Why Electrical Outlets are The Number One Deck Feature to Have

Views, space, a place for seating, and a BBQ are among the top features most deck owners put on their “must have” list. But not many deck owners think about the number one thing that makes a deck a truly livable space – the common electrical outlet. If you spend any time on your deck, you quickly learn that lights, speakers, fans, leaf blower, tech gear, heaters, and even laptops and cell phone chargers are a part of taking your life into the great outdoors. Some of us can spend time on our deck without a lot of gadgets, but if you want to really enjoy your deck, having the comforts of electrical access can be a game changer.

Electrical Outlets

From a place to plug in a laptop or cellphone charger, to a fan or space heater, electrical outlets are not only a necessity for every living space, they are required by most building codes. The National Electric Code requires two outlets, at least one outdoor receptacle in the front and in the rear of the house, not more than 6½ feet from the ground. Balconies, decks and porches that are accessible from inside the dwelling unit must have at least one receptacle outlet installed within the perimeter of the balcony, deck or porch. That receptacle can’t be located more than 6½ feet (2m) above the balcony, deck or porch surface.

There are two reasons to have more receptacles located around your deck, the primary one being safety. We all like convenience, and if there’s not a safe alternative, we’ll use an unsafe one! That’s why if there’s not an electrical outlet in the deck, most home and deck owners will use extension cords to run appliances on large balconies, decks and porches (greater than 20 feet square). Extension cords can be especially dangerous if used outdoors and in wet conditions. Dangers aren’t limited to just getting a deadly shock. Structure fires are the primary concern. Consumer Product Safety Commission (CPSC) estimates that extension cords cause 3,300 electrical fires every year in the United States. How extension cords cause fires:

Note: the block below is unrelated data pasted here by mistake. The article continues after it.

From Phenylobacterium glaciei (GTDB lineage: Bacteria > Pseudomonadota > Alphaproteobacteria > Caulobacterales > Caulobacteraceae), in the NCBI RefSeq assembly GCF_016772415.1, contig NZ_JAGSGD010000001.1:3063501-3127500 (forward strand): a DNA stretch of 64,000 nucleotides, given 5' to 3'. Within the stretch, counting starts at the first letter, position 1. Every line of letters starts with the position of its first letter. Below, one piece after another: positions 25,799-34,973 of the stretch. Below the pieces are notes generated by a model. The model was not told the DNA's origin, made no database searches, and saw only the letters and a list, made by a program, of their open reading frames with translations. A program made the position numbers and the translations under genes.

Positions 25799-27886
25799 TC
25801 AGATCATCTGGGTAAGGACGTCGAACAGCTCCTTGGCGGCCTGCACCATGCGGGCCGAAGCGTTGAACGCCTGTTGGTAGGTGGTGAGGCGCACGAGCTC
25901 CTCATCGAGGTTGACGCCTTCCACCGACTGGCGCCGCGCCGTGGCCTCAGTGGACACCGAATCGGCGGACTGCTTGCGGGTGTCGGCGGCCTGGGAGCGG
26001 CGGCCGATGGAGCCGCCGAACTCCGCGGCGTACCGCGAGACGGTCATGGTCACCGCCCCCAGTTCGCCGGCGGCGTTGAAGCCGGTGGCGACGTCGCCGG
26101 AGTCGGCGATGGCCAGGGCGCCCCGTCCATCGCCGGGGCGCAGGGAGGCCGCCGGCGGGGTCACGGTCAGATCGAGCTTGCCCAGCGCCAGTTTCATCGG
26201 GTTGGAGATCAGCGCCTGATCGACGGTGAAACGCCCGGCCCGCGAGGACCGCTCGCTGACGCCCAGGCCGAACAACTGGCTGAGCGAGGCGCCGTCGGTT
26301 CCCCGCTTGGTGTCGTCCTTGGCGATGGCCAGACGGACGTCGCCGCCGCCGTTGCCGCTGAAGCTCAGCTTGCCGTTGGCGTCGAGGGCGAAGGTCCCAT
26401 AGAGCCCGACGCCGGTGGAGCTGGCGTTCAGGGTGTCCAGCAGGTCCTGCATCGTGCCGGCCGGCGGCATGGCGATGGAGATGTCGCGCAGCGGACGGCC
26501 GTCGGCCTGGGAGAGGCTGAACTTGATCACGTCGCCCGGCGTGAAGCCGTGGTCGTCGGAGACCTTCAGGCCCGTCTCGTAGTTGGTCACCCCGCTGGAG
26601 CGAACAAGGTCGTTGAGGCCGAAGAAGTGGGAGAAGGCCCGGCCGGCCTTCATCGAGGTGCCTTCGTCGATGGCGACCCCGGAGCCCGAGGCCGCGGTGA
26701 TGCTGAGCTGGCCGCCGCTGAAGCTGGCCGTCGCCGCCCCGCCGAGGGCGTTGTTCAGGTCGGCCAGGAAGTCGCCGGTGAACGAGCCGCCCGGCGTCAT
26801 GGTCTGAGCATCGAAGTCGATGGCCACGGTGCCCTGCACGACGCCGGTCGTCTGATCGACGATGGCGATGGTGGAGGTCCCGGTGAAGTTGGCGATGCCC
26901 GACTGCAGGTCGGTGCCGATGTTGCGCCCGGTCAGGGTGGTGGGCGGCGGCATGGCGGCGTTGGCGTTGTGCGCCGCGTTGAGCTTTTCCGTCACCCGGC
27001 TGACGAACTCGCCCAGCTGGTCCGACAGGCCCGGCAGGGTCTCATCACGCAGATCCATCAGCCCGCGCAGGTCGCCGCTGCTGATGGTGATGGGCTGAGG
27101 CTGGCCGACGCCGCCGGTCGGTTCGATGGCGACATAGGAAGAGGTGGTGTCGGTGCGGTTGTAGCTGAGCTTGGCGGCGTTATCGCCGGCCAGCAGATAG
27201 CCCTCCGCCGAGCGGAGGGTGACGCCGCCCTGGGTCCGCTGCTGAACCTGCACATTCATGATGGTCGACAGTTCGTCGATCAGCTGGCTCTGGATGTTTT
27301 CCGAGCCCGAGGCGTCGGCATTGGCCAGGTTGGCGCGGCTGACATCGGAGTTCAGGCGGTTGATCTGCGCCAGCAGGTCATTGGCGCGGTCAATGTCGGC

• Overloading. People often buy extension cords based on price and availability, not electrical load ratings. Overloading happens when the wire gauge isn’t large enough to carry the electrical load placed on it. Once that happens it can short circuit, spark, and cause a fire.
  • Electrical burns and shocks. It’s safe to say many of us have an old or damaged extension cord lying around. We may not even know they’re damaged because the insulation may be broken, but not visible. The insulative sheathing in some extension cords may tear away and expose the live wires. Extension cords used outdoors are also exposed to Ultraviolet (UV) light, which can quickly weaken the cord’s sheathing, making the cord a potentially deadly feature, especially in damp or rainy weather.
  • Tripping. Injuries from extension cords aren’t limited to fires and electrical shock. According to the International Association of Certified Home Inspectors, (NACHI) roughly half of the 4,000 injuries caused by extension cords annually in the U.S. are due to lacerations, sprains and contusions from tripping on the cords themselves.[1]

Many deck owners have outlets near the entrance to their deck. But consider having outlets placed at strategic locations in the deck floor itself. This allows users to plug in laptops, cell phone chargers, reading lamps, even a small space heater for chilly days. If you’re one of the growing number of homeowners going electric, then a place to plug in a leaf blower, power washer, or other device to clean your deck is a plus.

Design

So, when you talk to your deck designer, contractor, or builder, make sure you ask about installing extra outlets along the railings, but also at strategic locations flush within the deck itself.  You don’t want to trip on the outlet, so make sure it is truly a flush mount, or that it is mounted in an area where it’s less likely to be tripped over – such as under a table, or near a heater, furniture, or other deck accessories.

Electrical Deck Outlet Image Courtesy of Thomas & Betts

Devices That Plug In

Still not convinced you need the extra electrical outlets? Consider the many devices deck owners can use their outlets for:

  • Heaters
  • Fans
  • Speakers
  • Lights
  • Electric throws and blankets (Yes, imagine lying on your deck chair on a chilly day, toasty, warm and comfortable under your electric throw or blanket!)
  • Cooking appliances if you have an outdoor kitchen
  • Deck refrigerator
  • Cell phone charger
  • Laptop
  • Television monitor
  • Holiday decorations
  • Hot tubs
  • Spa equipment (jacuzzi)
  • Power washer
  • Leaf blower

There are many models, types, and kinds of electrical outlets designed especially for decks, and more importantly, for the outdoors and harsh elements like rain, snow, and ice. Talk to your contractor about your options. Your lifestyle and how you plan to use your deck will determine whether to have only outlets on the railings, but consider placing at least one or more outlets in the deck itself. You and your guests will appreciate not having to worry about tripping over an extension cord, and the convenience of power at a table or seating arrangement.


[1] https://www.nachi.org/deck-receptacles.htm